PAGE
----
Monday, March 26, 2012

Liturgy and Hymnody Review: 1982 in 2012

Musical Settings for Noonday and Compline. New York: Church Publishing, 2002. 31 Pages. Saddle stitched. $30 for 10 copies. (L)

Glover, Raymond F., Editor. Hymnal 1982 Companion (Four Volumes: Volume One: Essays on Church Music; Volume Two Service Music and Biographies;  Volume Three A: Hymns 1 to 384; Volume Three B: Hymns 385 to 720). New York: Church Publishing, 1990, 1994, and 1994. 764, 749, and 1392 Pages. $210 for the set. (LH)

Why is a liturgical Lutheran worship book review blog reveiwing a hymnal companion for a thirty-year-old Episcopal hymnal?

It is still relevant. And useful. And it provides more "companion" information on hymns and canticles and liturgical music found in Lutheran hymnals than the official companions published to date for those hymnals.

A case in point: Volume Two provides information on S 204 Canticle 6: Glory be to God Gloria in excelsis, more commonly known in LCMS and Synodical Conference services as the "page 15" Gloria. Yes, we may have known it was "Anglican Chant," but did you know it was Scottish? See pages 156-161 for more on this ABCA setting originally composed for the Te Deum. Now, it is inseparable from the Christmas song of the Angels in Lutheran Service Book Divine Service Setting Three.

The complete four-volume set includes major essays and relevant discussions of the musical forms in The Hymnal 1982 which cover such topics as popular religious song, cultural diversity, the relationship between The Hymnal 1982 and the liturgies of The Book of Common Prayer, the development of service music in the Episcopal Church, hymn forms, and a brief history of Christian hymnody in the United States and Britain. In addition, complete information is given on all hymns and service music which includes the sources of text and music as well as biographical and technical facts. (2,949 pp)
(Publisher's website)
We have yet to have something this comprehensive, available, and affordable in Lutheranism. 

Volume One focuses on Essays on Church Music. Our own Carl Schalk writes the chapter on German Church Song (288ff). Robin Leaver enlightens us on the nearly-forgotten English Metrical Psalmody (321ff), a good example and resource for today's Church and Christian composers, as well as British Hymnody from the Sixteenth Through the Eighteenth Centuries (365ff). Paul Westermeyer writes about Hymnody in the United States from the Civil War to World War I (447ff), including the popular, yet problematic song of revivalism (455), and the transition of Lutheranism to English (462).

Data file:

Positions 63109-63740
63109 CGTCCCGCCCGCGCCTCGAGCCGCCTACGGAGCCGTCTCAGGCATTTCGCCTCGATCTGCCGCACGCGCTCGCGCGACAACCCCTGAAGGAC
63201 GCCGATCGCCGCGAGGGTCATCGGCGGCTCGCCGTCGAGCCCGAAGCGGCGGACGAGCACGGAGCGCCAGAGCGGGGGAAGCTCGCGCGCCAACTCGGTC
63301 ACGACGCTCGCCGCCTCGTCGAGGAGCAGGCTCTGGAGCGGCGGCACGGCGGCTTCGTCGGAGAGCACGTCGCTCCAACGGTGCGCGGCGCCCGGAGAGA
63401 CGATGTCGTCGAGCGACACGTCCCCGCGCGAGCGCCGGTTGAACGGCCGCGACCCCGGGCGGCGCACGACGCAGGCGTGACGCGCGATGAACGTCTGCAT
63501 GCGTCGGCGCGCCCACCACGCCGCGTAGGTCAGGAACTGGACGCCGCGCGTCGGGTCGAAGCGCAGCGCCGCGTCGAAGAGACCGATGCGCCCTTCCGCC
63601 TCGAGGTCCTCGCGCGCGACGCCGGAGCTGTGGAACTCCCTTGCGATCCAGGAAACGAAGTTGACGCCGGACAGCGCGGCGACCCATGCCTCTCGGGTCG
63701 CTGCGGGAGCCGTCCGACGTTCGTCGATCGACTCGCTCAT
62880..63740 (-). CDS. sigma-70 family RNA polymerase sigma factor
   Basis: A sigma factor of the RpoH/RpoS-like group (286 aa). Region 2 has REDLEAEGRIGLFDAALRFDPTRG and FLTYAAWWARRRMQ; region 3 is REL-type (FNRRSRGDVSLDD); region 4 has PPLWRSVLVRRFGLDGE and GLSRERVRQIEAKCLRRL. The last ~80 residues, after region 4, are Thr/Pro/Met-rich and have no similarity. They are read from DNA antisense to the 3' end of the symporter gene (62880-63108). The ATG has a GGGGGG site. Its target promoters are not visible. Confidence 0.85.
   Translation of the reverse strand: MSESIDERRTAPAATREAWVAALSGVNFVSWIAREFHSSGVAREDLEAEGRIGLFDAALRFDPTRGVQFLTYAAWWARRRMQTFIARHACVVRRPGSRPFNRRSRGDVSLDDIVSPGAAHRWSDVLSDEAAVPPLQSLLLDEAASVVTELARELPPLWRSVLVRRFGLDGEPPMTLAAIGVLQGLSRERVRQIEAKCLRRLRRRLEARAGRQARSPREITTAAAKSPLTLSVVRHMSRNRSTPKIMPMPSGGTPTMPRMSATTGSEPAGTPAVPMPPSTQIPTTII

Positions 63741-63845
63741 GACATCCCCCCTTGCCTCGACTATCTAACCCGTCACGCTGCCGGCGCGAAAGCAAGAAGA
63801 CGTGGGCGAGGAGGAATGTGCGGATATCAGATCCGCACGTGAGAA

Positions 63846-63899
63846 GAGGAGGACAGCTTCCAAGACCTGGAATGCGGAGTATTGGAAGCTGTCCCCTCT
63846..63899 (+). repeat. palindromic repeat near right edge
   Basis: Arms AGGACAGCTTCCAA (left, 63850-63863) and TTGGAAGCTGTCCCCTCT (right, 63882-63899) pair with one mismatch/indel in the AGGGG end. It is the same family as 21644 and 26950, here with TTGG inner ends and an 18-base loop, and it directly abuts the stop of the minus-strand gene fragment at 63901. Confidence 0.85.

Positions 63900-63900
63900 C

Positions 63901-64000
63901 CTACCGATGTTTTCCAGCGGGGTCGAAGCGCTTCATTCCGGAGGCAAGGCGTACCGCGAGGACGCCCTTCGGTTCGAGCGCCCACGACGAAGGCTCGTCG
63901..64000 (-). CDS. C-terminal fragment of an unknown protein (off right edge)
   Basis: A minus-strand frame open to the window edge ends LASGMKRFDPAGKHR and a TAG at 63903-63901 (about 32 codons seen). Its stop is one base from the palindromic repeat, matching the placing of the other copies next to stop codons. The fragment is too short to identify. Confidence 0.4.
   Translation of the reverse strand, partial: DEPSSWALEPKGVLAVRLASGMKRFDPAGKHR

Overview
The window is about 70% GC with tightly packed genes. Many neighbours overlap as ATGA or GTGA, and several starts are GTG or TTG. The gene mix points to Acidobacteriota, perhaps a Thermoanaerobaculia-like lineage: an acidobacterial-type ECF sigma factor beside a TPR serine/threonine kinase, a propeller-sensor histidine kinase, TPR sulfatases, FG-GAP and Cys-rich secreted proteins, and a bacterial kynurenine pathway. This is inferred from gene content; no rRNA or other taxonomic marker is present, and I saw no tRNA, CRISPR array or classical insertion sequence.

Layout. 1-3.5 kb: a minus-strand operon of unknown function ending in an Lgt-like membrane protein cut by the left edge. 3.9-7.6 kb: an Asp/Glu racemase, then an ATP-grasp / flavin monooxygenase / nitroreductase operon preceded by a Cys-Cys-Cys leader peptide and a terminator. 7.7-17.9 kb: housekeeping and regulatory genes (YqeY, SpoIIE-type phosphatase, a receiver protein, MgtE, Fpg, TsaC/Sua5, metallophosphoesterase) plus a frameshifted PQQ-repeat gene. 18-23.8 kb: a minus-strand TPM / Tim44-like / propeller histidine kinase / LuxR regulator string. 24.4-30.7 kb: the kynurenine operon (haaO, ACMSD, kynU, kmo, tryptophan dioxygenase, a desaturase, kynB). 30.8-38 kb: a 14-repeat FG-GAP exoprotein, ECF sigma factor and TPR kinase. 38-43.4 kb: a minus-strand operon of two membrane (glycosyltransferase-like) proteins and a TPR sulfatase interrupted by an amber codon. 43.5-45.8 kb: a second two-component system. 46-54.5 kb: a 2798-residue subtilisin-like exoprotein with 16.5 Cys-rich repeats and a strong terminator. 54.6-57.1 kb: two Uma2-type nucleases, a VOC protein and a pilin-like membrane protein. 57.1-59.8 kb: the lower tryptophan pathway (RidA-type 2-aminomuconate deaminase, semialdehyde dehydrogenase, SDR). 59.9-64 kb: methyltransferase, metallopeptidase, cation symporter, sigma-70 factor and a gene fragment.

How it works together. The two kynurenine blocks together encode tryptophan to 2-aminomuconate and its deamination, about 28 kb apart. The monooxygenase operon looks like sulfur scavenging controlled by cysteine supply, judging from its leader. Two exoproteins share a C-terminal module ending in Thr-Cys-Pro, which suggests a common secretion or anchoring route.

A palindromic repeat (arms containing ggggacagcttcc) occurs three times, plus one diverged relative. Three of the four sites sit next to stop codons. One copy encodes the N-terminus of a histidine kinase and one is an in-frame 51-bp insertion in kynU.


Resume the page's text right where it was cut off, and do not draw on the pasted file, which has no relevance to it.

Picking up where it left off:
Jaroslav Vajda appears because of his own hymn texts and a helpful "Hymn Writing Self-Evaluating Checklist" he shared in conjunction with a 1987 Hymn Society of America conference (606). Also of interest will be Appendix A, "a philosophy for hymnal revision adopted in early 1981 by the Standing Commission on Church Music" (637).

Volume Two (Service Music and Biographies), as noted above, is useful to better understand the wide variety, many options, and long history in Anglicanism of supporting the Book of Common Prayer with liturgical song, chant, and hymnody. 
 Users should note that this volume gives performance, theological, and musical background on canticles and antiphons not included in the Hymnal 1982 pew edition, but primarily in the accompaniment editions for musicians.

I particularly appreciated information on Eastern chant (e.g., S 288). The music of Compline (S 331, et al) is sourced to the Lieber Usualis, previously reviewed in QBR. (Keep reading for more about Compline below.)

Biographies are extensive in the remainder of the volume, including many Lutheran composers and hymnwriters. Bios tend to be briefer than what should be standard in hymnal companions, though comparable to LCMS hymnal companions for TLH, LW, and Hymnal Supplement 98.